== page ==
Low energy server and smartphone chips to go
Fabless chip maker ARM launched processors to power the next generation of smartphones and servers.
The Cortex A-50 series 64-bit low powered server chips are designed mostly to hack off Intel as the company invades its turf. For a while ARM has steered clear of 64-bit even though it powers a lot of business servers. The chip can deliver up to three times the performance of today’s superphones and extend today’s superphone experience to entry-level, the company claims. The A-50s are compatible with the extensive ARM 32-bit ecosystem and integral to the rapidly evolving ARM 64-bit ecosystem.
ARM claims that the Cortex-A57 is its most advanced high-performance applications processor, while the Cortex-A53 is the most power-efficient ARM chip on the market. It adds that the Cortex-A53 is also the world’s smallest 64-bit processor. The chips can operate independently or be combined into an ARM big.LITTLE processor configuration, combining high performance with power efficiency. Both are supported by the ARM CoreLink 400 and new CoreLink 500 series system IP fabric solutions.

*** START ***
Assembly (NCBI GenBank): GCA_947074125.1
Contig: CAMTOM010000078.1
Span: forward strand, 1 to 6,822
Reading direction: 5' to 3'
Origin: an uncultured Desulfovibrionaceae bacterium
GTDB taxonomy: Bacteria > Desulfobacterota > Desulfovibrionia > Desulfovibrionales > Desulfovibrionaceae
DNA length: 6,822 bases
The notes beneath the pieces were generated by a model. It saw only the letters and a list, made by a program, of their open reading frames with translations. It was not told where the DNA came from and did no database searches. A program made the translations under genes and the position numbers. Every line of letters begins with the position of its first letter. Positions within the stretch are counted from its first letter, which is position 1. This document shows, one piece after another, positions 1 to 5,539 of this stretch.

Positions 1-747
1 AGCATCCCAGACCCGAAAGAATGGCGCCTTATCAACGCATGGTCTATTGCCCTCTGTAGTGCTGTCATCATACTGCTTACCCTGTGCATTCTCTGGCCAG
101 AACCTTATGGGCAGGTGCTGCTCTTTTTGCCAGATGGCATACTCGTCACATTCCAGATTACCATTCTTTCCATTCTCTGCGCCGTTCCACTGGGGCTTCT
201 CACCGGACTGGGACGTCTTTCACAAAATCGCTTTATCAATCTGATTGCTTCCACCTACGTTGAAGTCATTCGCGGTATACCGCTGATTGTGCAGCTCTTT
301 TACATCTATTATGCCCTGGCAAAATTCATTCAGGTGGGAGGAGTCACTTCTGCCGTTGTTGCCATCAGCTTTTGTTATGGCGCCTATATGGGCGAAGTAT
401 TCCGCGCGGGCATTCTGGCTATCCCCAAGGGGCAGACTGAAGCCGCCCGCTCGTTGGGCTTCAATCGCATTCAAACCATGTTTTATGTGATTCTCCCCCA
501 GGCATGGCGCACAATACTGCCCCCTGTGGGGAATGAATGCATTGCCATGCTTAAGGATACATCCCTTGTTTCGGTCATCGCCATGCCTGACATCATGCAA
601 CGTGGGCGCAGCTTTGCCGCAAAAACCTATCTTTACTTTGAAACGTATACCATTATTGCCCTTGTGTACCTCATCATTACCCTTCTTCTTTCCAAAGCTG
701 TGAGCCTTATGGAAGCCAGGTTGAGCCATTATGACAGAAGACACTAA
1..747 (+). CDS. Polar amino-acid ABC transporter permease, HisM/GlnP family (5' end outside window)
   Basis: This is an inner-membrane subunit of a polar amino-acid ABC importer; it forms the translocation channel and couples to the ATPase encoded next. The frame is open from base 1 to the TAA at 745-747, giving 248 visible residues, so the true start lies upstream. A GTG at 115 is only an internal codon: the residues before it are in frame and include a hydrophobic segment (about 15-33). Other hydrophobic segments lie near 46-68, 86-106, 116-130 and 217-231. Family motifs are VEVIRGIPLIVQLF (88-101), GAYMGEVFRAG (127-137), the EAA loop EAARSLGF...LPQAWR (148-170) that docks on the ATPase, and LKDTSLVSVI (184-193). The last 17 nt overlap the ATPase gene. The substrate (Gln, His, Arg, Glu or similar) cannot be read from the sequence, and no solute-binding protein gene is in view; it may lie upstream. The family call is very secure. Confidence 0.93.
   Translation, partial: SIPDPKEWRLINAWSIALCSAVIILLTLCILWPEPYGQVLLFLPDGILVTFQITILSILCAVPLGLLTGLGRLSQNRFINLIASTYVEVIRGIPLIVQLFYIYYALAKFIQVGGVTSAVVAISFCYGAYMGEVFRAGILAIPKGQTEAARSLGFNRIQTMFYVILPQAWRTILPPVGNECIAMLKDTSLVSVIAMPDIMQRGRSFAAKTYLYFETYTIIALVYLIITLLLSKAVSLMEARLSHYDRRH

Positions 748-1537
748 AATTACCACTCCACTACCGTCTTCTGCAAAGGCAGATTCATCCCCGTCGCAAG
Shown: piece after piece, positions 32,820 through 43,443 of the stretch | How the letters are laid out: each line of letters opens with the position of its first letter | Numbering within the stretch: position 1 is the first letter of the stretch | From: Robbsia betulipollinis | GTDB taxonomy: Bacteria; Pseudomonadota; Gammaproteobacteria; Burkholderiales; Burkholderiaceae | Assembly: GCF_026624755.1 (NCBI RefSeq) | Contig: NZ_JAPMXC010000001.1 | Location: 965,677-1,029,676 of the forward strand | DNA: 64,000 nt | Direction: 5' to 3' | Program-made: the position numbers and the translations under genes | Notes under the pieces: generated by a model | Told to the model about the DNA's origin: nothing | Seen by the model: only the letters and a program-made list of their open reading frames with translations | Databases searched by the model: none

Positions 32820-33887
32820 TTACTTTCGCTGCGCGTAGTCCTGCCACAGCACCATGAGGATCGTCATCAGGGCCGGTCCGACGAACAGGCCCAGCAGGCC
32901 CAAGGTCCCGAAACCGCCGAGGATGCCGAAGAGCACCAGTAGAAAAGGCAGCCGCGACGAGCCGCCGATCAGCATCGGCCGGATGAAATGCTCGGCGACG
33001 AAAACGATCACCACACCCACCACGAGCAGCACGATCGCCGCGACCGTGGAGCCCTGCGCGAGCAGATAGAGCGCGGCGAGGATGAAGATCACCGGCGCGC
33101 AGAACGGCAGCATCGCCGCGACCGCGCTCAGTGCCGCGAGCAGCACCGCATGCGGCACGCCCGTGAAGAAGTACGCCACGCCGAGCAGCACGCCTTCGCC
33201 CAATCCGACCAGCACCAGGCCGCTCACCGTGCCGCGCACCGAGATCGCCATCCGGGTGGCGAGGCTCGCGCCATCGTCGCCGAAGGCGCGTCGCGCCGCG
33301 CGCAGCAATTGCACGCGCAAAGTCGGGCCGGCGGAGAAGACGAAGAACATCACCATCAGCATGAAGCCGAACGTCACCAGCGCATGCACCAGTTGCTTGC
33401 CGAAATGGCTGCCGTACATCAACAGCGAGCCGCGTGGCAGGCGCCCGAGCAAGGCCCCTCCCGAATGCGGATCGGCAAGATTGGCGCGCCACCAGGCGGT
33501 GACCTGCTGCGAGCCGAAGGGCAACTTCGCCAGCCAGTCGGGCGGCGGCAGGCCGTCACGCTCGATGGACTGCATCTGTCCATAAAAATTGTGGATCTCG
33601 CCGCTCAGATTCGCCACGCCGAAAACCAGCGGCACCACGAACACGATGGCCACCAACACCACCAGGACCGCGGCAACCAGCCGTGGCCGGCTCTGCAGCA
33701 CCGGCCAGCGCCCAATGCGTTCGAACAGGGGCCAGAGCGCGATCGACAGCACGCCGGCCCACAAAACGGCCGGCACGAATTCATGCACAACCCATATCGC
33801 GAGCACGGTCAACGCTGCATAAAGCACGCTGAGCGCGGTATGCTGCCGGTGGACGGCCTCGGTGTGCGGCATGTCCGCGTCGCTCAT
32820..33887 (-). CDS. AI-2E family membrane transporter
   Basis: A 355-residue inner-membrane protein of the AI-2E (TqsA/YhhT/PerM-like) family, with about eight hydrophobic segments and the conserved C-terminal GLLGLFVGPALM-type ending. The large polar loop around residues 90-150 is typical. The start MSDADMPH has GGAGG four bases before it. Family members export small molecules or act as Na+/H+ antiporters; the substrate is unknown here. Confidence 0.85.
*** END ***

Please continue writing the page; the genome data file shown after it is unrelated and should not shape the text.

According to the company, HP and Dell are showing keen interest. ARM clearly hopes that by the time AMD pulls finger it will have a nice niche carved out for it. Chief Executive Warren East told reporters at an event in San Francisco that ARM-based servers may account for a fifth of data centres by 2020. To do that, he will have had to have stolen a large chunk of Intel's business, which is quite possible.
East said that getting to the CIOs of banks is quite a step but he was seeing these types of people totally plugged into the notion of ARM-based servers, and looking at not so much whether, but how and when. Calxeda has shown that ARM technology can reduce power consumption by over three quarters in servers, East said.
Already ARM's new 64-bit Cortex A-50 series partners include AMD, Broadcom, Calxeda, HiSilicon, Samsung and STMicroelectronics, the company said, and the first chips are expected to be in the shops by 2014.